re: Honey Bee
Perfectly put, Honey Bee. Reframing the discussion as "independent vs. delicious" is a false dichotomy. In context, I assumed it would be obvious that my post referred to the fact that our favorite mom-and-pop places need help during these tough economic times if they are to keep serving us their *delicious* food. Independent spots with bad grub are routinely written up as mediocre on this board.
To my mind, a more homogeneous restaurant scene is not in chowhounds’ best interests. In an interesting thread on the Not About Food board, a poster observed that with the tightness of credit markets today, the more restaurants that go under, the less likely it is that a bank will loan money to any new non-chain restaurants:
Tony's food may or may not have been getting worse right before they closed. I recall two or three reports to that effect, but I can’t speak to their accuracy, as I didn't observe firsthand any slippage in quality. However, I've always recommended Tony’s on this board because I thought they had the best fried chicken in town.
I also agree with what bookgrrl72 posted. A restaurant's financial success and popularity don't necessarily correlate with deliciousness. Off the top of my head, I can think of several “Austin restaurant legends” that deserve to have died off years ago.
I’m glad to hear, though, that Ben’s Longbranch may be close to re-opening. The remodeling had taken so long, I was beginning to think that I'd never see Ben’s doors re-open.
Ben's Longbranch is making a comeback (though I don't know if the name is staying the same). Folks have been remodeling the place and BBQ will once again be served there. They were originally hoping to have is open last month, but didn't make it. I haven't been by in a week, so they might be open now. I'll give an update tomorrow.
"I find this considerably more upsetting than the shuttering of Bennigans."
OH MY GOD, DID BENNIGAN'S CLOSE? Whatever shall I do?
Speaking from experience, the operating costs are so high and profit margins so slim in the restaurant business that even places that do a lot of business don't make money the way people might expect. It often doesn't take much of an increase in the cost of ingredients, rent, insurance, or other expenses to take you from profit to loss.
I loved Tony's. Never had a bad meal there, despite the up & down reviews of late. I'll miss their chicken & waffles. I'm definitely putting Gene's back in my once a week lunch out rotation. Gotta show some love for my eastside favorites. Keep 'em in business, too.
I make it a point to avoid chain restaurants when possible in favor of local ones, no matter if it's here at home or in other cities. There's nothing worse than going halfway across the country to visit family or friends and ending up at a Macaroni Grill.
The "FOR RENT" sign is gone and it looks like they're working on the insides.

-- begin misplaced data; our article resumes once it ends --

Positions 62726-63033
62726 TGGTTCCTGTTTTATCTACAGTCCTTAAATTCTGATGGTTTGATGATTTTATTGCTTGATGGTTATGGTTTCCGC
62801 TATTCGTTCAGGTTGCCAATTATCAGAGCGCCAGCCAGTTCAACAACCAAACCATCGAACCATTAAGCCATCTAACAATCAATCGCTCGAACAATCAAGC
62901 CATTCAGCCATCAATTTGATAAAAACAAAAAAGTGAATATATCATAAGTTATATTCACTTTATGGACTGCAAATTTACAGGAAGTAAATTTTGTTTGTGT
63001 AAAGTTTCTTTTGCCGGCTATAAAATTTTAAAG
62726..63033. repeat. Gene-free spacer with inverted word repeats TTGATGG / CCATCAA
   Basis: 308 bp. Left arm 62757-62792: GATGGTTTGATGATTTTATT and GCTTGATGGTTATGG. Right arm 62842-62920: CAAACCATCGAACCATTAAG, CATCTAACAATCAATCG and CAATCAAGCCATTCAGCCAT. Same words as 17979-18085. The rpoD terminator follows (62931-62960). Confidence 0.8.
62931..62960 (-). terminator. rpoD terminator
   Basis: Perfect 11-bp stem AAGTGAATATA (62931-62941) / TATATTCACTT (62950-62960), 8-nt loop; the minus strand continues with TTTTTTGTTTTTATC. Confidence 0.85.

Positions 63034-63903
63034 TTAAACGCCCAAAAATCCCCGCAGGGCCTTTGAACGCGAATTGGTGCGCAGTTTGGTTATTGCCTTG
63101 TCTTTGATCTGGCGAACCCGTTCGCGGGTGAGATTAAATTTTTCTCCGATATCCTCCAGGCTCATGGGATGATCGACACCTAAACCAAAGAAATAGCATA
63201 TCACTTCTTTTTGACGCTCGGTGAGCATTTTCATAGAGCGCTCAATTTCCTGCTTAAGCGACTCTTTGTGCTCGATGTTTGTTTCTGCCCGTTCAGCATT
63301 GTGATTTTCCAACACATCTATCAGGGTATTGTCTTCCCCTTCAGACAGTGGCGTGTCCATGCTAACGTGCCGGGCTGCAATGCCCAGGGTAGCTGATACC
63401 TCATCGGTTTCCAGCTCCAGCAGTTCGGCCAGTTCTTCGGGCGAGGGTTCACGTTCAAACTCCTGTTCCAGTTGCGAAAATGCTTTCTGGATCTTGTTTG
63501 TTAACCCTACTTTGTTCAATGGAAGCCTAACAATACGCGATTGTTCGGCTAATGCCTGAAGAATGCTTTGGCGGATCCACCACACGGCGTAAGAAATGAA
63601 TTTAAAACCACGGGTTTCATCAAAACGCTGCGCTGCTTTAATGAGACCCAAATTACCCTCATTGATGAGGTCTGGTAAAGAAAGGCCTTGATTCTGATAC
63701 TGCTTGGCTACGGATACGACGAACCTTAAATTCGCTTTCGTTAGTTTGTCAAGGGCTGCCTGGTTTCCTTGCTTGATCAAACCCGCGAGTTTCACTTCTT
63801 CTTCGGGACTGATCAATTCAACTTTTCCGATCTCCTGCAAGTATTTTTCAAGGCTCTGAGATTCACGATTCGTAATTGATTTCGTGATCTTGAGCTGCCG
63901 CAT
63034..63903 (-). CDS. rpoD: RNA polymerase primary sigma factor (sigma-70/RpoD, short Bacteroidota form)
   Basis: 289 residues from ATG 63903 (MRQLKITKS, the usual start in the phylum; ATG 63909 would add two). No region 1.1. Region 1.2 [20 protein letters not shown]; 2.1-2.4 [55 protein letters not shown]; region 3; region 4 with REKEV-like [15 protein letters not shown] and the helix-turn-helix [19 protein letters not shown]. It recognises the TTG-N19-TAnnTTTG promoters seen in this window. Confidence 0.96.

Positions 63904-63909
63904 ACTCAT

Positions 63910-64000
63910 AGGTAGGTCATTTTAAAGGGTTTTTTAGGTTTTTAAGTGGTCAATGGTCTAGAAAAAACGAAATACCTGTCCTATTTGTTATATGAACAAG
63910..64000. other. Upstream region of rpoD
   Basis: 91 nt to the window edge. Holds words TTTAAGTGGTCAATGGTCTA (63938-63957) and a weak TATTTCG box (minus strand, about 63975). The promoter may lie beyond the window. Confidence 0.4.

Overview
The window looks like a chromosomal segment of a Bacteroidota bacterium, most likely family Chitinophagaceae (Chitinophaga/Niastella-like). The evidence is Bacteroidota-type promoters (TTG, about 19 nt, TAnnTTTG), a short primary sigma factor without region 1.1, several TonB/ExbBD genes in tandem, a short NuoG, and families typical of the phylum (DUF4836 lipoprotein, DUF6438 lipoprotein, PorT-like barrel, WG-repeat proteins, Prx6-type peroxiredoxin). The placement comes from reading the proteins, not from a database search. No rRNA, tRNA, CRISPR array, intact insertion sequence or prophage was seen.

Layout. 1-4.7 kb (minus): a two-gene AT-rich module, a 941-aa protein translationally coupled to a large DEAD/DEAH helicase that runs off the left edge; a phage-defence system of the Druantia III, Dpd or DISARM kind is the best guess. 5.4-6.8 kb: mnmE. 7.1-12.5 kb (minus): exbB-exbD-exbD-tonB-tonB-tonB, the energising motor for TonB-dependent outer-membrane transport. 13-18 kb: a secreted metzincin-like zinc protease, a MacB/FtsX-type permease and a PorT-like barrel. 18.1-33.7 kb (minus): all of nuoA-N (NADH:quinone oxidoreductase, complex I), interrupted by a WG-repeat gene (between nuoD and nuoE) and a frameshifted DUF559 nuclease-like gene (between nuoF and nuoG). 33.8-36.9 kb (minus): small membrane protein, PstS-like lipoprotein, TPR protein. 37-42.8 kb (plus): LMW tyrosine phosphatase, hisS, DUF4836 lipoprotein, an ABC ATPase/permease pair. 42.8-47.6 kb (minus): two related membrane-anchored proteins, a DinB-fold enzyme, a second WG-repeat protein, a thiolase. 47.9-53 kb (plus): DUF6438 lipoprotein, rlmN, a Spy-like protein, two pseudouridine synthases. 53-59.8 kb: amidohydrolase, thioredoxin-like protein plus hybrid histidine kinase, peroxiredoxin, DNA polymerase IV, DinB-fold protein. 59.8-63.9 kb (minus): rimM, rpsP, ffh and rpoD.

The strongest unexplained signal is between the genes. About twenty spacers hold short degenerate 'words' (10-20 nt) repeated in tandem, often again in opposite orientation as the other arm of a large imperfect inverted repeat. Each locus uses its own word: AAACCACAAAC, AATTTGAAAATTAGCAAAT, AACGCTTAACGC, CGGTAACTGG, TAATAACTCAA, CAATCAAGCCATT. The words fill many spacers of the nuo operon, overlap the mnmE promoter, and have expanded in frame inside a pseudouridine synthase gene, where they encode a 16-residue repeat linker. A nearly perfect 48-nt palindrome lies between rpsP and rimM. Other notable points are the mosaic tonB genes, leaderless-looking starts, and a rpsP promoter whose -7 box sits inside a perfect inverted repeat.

That area is trying to become the new SoCo, at least as far as upscale housing is concerned - not many shops have made the scene yet.
A friend of mine sent me this list today of places that've closed in the last year or so.Looks like a bunch of Mom and Pops to me.Does anyone have any info on new projects from the chefs and/or owners of these restaurants?
Texas Star Diner on hwy 290
Tuscany on Riata Trace
Mimosa on Barton Springs
Y Restaurant and Bar in Oak Hill
Dry Dock on Burnet
Nu Age in Tarrytown
Dan McKluskeys on 6th st
Noodleism on 5th st
Austin Cheesecake Kitchen Westlake
Redbud Bar and Grill Westlake
Brentwood Tavern Burnet Road
Tin Star Hancock Center
Reeds Jazz and Supper Club Gateway Center
Curras Grill [two out of 3 locations,Oltorf still open]
Salt Lick in Davenport Village
Jenny's Kitchen on hwy 183
Margarltas in Round Rock
Castle Hill on W 5th
Chuco's Tacos on 10th st
Wan fu on Oltorf
Mood and Food on 2222
Tien Hong on Burnet
Ninfa's on 183
Dandelion Cafe on E.11th
Capital City Brasserie on Colorado
Add DOG ALMIGHTY to the list.
The restaurant stupidly moved from Burnet Road (in the Stonehouse Grill complex which also closed) down to The Drag and then that closed. The only one l;eft is in South Austin. A friend and I were going to Tony's today for his birthday and I called to make sure they were serving Fried Chicken like they do on most Sundays and I got the disconnected phone message. So sad. Tony's was AMAZING...though the interior did have a funeral parlor decor without the casket.
I am only a casual observer to this board. Our daughter lives in Austin and we visited last Feb. and you all were very helpful. I was saddened by this post and the one about El Regio Pollo closing. Regio was sooo good an so cheap, and I'm not even a big chicken aficionado. My daughter's boyfriend is Afro-American and is a cousin to Tony. We spent a memorable evening there. Too many chains, too many chains. We'll be back in April for the Bob Marley Festival. Gotta get my taco and BBQ fix.